A school day in Turkey

Looking beyond the boundaries with: Sarah Anahid Boyaci (Turkish-Armenian), aged 15 years, Year 10, from Istanbul, Turkey


What’s the name of your school?

German School Istanbul.

How big is your school?

There are around 800 students. Around 120 of them are German and the others either have some sort of connection to Germany – like me, for example, because my mother grew up in Germany – or they just want to get a German Abitur secondary school certificate. 

How long does it take you to get to school?

Fortunately I only have to walk for 15 min­utes, then I’m there.

How big is your class?

There are 22 students in my class.

What’s your favourite subject?


Who is your favourite teacher and why?

Mr Dittberner. He teaches politics and biology and he’s really friendly. You can have great discussions with him. He cares about the students and even talks to us in the lunch breaks.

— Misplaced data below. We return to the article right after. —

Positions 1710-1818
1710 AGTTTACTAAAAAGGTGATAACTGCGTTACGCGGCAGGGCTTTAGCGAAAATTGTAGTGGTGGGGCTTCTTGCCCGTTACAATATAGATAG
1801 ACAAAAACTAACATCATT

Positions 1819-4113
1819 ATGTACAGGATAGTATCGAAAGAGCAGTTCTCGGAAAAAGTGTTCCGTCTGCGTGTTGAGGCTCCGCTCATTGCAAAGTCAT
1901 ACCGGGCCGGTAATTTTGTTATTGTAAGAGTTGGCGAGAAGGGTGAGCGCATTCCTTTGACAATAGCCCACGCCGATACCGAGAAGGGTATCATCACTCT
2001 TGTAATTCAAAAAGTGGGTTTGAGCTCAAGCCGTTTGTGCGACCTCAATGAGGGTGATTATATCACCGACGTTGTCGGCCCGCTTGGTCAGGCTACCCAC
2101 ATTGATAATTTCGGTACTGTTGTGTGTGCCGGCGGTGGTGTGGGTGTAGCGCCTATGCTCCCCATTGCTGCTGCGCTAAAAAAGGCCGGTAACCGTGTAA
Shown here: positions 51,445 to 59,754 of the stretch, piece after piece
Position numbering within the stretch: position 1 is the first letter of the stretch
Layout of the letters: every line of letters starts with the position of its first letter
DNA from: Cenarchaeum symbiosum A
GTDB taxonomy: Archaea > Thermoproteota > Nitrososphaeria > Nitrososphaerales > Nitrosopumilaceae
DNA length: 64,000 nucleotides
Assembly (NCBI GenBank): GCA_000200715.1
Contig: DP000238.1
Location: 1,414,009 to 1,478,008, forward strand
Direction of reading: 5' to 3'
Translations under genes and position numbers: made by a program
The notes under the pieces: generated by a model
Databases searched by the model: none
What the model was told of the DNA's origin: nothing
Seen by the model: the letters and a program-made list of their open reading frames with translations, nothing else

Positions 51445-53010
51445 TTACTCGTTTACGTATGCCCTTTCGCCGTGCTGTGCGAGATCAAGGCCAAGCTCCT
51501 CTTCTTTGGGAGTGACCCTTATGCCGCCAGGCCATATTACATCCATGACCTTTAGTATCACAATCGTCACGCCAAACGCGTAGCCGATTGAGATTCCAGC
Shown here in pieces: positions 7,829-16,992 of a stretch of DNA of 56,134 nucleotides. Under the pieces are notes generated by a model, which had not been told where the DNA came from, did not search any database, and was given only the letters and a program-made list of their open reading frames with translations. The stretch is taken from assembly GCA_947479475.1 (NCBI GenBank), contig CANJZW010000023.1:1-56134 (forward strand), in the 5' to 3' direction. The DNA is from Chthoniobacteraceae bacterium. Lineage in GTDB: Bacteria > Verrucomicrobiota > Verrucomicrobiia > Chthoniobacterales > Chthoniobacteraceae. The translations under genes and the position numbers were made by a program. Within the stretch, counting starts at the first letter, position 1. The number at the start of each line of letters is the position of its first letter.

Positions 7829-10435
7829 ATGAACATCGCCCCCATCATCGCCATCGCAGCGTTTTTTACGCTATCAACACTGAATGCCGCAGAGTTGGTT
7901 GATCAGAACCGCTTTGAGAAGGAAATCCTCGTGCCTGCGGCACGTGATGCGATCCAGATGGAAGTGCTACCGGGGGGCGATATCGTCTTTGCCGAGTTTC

Do you use computers at school?

Yes, our school has pretty good equipment, and to be honest my parents pay a lot for it too.

Do you study any foreign languages at school?

Yes, our lessons are always taught in German, which is a foreign language for some students. We also study English and French.

What do you want to be when you leave school?

I’m not exactly sure at the moment, but I think I’d like to study medicine or law.

Did you join in any of the recent Gezi Park protests? 

Yes! I live very close to the park so I was often there when the protests were underway. Both of my parents are very politically active, and I went there with either my mother or my father, even though it was dangerous at times. We’ve been getting a lot of days off school since the protests started because so many parents were worried about the riots. But I was the only one in my class to use the time off to join the protests.

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A school day in Portugal

Looking to the wider world with Maria Brandão, 13 years old, year 8, from Braga, Portugal